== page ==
Envigado Centro: This is the center, or downtown, of Envigado, in the area immediately surrounding Parque Envigado. Here you will find the largest concentration of activity, hustle, and bustle, but it is on a much scaler compared to Medellin, of course. The Envigado Centro is actually quite pleasant, like a little pueblo. What many don’t realize, however, is that it’s actually quite a long walk from the Envigado metro station. For this reason, I’d recommend looking in the Alcala neighborhood which positions you nicely between the metro and Centro.
El Dorado: El Dorado sits to the south of downtown and is the most interesting sector on this side of Envigado. Here you’ll find a place that is, I think, on the verge of becoming pretty cool with new restaurants opening, quiet streets, cool spaces (like the sports complex), and all within a short walk of downtown Envigado. The downside of El Dorado is that you are quite far from the metro station, so you are best served by buses running along Avenida Poblado or the Integrado.
The Best Place to Stay in Envigado
In my opinion, the best place to search for a place to stay in Envigado would be to focus on the north side of Envigado which is the most interesting, fun, and dynamic part of Envigado. This means looking first at Jardines and secondly at Magnolia (maybe even Obrero, but not as ideal).
The more within the northwest corner of Envigado you can get, the better. The further east you go, the worse, as the city starts to climb up the hills, everything is more residential, and you’re just too far away from it all (unless that’s what you’re looking for).
My third choice would be the Envigado Centro or Alcala which is between the metro station and Centro. Downtown Envigado is fun and lively, at least during the day. You’ll find things, for the most part, are still very traditional here, which means lots of little cafes, traditional food, menus of the day, and so forth. I quite enjoy it here.
Finally, I’d consider El Dorado as a good base. It is becoming more interesting all the time, one of those up and coming neighborhoods that I could see really taking off in a few years. It is in a great position relative to the Centro of Envigado, but not quite as ideal of a base from which to go out exploring Medellin. This would be the neighborhood I’d consider buying property in within Envigado.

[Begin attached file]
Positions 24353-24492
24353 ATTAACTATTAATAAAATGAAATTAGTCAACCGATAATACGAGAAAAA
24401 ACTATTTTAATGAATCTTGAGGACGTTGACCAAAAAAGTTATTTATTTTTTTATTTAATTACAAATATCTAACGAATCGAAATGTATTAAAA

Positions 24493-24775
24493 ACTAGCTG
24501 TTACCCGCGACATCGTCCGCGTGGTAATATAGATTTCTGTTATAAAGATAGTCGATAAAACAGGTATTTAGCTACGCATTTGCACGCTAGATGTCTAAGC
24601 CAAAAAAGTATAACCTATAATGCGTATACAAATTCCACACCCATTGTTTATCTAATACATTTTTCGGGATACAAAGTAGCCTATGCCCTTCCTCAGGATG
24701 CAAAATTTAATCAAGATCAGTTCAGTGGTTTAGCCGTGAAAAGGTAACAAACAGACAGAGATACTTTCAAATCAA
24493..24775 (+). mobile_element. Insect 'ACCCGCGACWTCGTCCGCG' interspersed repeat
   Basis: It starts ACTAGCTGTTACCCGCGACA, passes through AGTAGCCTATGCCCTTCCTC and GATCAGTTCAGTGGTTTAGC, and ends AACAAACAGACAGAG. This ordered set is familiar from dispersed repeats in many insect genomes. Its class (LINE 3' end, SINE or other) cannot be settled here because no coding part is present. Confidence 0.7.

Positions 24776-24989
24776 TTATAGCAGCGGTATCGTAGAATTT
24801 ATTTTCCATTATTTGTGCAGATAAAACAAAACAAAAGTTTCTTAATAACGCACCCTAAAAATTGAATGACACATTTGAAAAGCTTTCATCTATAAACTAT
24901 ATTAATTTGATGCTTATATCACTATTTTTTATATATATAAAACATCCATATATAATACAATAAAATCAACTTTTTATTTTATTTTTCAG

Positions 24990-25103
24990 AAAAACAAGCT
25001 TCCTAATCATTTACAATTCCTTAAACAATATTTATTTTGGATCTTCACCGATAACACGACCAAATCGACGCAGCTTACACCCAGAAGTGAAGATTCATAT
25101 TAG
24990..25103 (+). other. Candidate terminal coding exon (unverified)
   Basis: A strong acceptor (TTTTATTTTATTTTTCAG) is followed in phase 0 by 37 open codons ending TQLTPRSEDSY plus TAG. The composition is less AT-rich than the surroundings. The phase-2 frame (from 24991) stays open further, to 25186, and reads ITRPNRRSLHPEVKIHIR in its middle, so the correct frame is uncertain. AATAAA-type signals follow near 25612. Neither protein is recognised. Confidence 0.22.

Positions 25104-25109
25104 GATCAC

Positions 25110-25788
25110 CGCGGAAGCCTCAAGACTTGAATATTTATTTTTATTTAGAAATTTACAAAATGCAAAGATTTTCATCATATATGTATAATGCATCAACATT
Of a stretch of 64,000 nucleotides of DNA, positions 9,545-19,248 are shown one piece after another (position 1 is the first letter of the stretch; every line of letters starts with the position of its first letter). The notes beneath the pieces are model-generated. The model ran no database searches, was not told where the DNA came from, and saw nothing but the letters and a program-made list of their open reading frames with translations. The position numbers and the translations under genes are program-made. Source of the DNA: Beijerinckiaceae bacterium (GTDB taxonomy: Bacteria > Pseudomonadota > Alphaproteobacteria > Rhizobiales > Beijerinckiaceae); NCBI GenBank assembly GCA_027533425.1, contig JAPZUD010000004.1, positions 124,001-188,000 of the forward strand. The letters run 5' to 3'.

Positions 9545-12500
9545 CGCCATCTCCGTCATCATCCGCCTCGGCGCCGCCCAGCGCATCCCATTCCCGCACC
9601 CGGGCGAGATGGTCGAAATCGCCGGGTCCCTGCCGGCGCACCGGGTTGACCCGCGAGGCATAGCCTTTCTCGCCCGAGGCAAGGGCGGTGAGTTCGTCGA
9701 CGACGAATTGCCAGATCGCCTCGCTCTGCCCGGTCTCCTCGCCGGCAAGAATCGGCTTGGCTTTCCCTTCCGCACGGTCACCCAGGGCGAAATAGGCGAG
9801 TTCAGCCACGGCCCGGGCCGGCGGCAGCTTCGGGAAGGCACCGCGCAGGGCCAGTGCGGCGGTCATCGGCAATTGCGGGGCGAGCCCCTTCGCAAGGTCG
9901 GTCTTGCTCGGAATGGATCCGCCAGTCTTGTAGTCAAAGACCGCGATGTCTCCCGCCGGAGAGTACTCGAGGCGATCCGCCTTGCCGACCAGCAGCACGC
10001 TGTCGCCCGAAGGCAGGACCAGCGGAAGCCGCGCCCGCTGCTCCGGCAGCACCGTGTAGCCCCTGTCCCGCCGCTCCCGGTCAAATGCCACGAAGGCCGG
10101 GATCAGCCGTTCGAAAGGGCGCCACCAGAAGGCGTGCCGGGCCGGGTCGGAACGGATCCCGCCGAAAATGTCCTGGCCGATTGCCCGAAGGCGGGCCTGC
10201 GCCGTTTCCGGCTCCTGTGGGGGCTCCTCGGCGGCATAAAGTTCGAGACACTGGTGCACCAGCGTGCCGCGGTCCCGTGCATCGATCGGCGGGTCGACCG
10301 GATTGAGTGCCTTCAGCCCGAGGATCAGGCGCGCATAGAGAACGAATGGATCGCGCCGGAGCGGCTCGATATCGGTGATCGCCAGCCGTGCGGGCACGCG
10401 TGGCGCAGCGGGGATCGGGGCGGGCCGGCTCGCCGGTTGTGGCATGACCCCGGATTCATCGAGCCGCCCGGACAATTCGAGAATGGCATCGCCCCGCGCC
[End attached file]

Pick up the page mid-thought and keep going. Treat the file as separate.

Unless you really want the suburban or rural feel, avoid going too far to the east half of Envigado. Other parts of Envigado that I didn’t mention here, like Primavera or Milan in the south are also fine (that’s where I’m living now, actually) but they just lack the appeal of places like Jardines or Magnolia with restaurants, coffee shops, etc, and are verging on almost too laidback, at least for my taste.
Exploring Envigado, Colombia
Restaurants in Envigado
There are tons of traditional menu of the day places all over Envigado where you can eat well for about $3, so I’m not going to speak too much about those types of places, so I really just want to mention more stand out, unique places that I’ve enjoyed. Consider this a living document that will continue to evolve as I explore more of what Envigado has to offer.
Vizzto offers some great, slightly upscale, menu of the days right on the main park of Envigado. This is my favorite place to go for a menu of the day when in the center of Envigado.
Here you might find something like (delicious) ribs served up with cheesy risotto or so forth. Not your typical menu. They go for about 13.000 pesos for juice, main, soup, and a little tinto afterward.
This little Vietnamese restaurant in Magnolia is one of Envigado’s best-hidden gems, serving up a variety of tasty dishes. I’ve never been to Vietnam, but have eaten my fair share back home in Seattle, and I quite enjoy the food here.
They’ve got menus of the day that alternate for just 15.000 pesos and then plenty of other choices that you can order off the menu. The place is super small is the only downside, but worth checking out. They’ve also got authentic Vietnamese ca phe.